Saturday, February 16, 2008

The Swinging Neighbourhood

Our next door-neighbours in the camping ground were a couple from Sacramento. After our arrival we had a meal at their place and some nice talking about Burning Man. They were there for the year in order to have some fun, as they said. I remember her comment as she saw the viking silver rune around my neck. - This is a real pagan festival, she said, and I had to look up the word in my dictionary.

Pagan is hedning in Norwegian, and something not very Christian, I understood. The rune I carried was the Algiz rune, and I had given Thom the Anzus rune as a gift and a protection for this journey.

Anzus is revealing message or insight, communication. Signals, inspiration, enthusiasm, speech, true vision, power of words and naming. Blessings, the taking of advice. Good health, harmony, truth, wisdom. Odin who gave name to this rune, is a mighty, but duplicitous god. He always has his own agenda.

If you want to learn more about runes, here is a link for you. And if you want a free rune reading you are welcome. I have always enjoyed things like theese, the I Ching, the Tarot cards and the runes, even if I am not a true believer.

Let's call our neighbours Bob and Anna. They were nice people in their 50'ies, and not really the kind of folks I had expected to find in a festival like this. We said goodbye after a couple of hours and went for a walk to look at the camp.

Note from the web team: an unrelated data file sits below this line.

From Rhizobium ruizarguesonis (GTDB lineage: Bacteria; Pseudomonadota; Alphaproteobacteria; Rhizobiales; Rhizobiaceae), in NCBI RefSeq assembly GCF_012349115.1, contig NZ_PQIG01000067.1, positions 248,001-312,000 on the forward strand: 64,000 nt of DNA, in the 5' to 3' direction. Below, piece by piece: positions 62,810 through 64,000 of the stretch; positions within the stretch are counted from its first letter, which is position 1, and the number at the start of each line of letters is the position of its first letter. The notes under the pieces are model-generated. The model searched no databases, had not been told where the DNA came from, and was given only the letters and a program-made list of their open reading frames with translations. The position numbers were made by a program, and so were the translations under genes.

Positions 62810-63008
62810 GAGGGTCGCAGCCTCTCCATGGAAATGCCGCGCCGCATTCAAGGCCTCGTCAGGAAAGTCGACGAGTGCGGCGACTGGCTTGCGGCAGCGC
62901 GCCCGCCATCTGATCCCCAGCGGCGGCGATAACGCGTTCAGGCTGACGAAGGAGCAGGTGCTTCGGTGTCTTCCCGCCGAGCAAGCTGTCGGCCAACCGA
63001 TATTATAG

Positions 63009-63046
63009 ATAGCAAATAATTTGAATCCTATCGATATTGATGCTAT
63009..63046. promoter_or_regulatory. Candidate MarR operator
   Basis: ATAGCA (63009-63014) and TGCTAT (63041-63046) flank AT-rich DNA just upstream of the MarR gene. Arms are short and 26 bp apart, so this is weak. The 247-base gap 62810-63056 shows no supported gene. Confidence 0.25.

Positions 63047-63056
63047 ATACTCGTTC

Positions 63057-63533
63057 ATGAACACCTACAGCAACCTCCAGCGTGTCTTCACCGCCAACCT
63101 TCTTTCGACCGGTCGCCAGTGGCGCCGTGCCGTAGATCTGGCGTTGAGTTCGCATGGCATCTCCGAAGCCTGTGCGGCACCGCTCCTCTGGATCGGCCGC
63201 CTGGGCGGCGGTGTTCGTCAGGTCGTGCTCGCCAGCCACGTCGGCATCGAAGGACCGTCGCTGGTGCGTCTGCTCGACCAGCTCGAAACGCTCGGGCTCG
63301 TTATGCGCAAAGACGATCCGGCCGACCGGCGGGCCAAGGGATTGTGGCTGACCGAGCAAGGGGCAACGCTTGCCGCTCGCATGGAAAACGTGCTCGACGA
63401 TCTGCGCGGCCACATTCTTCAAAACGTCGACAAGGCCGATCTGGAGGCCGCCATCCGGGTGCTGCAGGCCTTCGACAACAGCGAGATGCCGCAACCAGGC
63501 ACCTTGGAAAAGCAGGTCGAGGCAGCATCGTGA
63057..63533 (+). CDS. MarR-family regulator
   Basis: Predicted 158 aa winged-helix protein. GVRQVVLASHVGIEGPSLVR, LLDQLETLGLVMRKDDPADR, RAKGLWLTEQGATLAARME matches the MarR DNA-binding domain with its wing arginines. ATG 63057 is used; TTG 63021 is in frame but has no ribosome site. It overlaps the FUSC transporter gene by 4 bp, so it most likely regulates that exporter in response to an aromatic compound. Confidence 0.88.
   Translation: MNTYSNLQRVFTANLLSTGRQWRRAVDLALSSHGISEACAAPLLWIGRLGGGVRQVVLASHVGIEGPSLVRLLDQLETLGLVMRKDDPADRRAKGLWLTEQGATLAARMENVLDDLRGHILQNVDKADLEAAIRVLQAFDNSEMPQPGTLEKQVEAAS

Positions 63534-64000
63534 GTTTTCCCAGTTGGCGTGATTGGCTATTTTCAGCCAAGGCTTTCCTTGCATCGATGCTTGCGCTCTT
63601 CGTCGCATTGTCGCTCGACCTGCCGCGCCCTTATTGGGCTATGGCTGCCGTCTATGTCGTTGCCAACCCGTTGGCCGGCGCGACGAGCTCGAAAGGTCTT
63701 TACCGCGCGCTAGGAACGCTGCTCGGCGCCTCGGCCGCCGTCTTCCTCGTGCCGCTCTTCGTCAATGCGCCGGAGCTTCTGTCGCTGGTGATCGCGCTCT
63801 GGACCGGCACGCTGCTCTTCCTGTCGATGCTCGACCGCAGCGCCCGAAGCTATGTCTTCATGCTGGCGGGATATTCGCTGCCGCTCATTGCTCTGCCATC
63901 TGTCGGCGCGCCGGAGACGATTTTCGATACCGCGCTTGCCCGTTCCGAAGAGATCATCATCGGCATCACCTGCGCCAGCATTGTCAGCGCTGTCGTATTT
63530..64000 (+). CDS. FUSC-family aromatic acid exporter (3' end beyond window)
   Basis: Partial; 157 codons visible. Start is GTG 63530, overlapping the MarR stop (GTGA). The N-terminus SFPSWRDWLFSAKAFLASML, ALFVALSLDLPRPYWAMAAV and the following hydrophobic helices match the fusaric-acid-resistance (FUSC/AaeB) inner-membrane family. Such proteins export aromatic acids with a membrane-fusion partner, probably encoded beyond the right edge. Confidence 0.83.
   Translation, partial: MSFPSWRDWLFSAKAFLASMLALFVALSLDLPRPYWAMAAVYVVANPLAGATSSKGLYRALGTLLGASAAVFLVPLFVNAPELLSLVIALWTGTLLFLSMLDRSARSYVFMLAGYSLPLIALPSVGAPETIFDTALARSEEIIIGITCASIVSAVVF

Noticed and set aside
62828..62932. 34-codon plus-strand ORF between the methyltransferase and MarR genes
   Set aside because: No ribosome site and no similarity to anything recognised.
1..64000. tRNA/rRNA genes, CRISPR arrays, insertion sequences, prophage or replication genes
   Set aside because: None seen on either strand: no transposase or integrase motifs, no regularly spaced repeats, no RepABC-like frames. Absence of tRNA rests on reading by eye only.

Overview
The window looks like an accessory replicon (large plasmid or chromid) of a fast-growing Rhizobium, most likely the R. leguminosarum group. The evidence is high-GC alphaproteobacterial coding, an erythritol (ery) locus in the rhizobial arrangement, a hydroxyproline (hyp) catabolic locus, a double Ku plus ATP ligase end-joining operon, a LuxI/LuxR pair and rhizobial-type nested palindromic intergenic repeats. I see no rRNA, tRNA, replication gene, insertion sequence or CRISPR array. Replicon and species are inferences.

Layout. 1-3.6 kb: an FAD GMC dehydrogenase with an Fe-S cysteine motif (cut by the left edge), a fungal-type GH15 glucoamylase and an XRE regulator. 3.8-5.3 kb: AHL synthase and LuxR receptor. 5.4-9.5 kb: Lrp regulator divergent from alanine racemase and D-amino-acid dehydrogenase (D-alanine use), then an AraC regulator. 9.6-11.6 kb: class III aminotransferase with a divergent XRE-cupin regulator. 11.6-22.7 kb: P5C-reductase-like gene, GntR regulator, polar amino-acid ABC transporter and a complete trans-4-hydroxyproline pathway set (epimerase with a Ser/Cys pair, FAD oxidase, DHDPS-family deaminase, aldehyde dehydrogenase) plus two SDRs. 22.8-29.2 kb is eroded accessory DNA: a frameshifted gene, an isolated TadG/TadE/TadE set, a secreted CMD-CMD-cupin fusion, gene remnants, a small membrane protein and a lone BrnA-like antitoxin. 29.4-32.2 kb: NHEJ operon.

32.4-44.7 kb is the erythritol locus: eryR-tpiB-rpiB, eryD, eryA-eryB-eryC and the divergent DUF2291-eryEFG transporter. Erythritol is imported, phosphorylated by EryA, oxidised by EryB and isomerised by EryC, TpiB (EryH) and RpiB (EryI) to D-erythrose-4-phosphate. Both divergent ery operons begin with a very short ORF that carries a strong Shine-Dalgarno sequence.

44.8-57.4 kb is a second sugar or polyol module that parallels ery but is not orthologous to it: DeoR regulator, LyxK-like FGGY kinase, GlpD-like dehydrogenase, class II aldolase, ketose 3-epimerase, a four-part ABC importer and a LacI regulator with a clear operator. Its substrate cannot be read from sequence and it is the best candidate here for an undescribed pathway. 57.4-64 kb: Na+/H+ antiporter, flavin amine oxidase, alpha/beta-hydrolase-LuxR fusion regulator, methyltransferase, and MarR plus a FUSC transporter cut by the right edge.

Back in our van, the same evening, Thom asked me if I had recognized the question in the air, that afternoon. I had not.
- I think they asked us if we wanted to change partners, Thom said.
- Are you kidding, I said, - I never heard that.
- They come from Sacramento, from a really swinging neighbourhood, he replied.
Swinging neighbourhood is something I vaguely remember from reading Couples of John Updike sometimes in my youth. This is what Wikipedia says about the book:

Couples is a 1968 novel by John Updike which focuses on a promiscuous circle of married friends in the fictional Boston suburb of Tarbox. Much of the novel concerns the efforts of its characters to balance the pressures of Protestant sexual mores against increasingly flexible American attitudes toward sex in the 1960s. The book suggests that this relaxation may have been driven by the development of birth control and the opportunity to enjoy what one character refers to as "the post-pill paradise."

Its publication created a mild scandal and elicited a cover story in TIME magazine.

Well, then, I was not really flattered. And my answer would in any case be no. I had not gone to Nevada with a totally stranger to change him into something even more strange. C'm on! But we had a great laugh about it.

I simply loved it. Staying in the van with an open door, looking at the camp out there, seeing all the people, beeing there with a great guy like Thom with whom I could talk about everything. And most of all:

Beeing far away from the rest of the world, my sons, my work, the silly Norwegian newpapers, everything. I loved that he had invited me to come over and I loved being there. It all felt like a hot and exciting paradise. I was looking forward to the night of the burn. I did not want to go home. I never wanted this fairytail to end. Never ever.

No comments: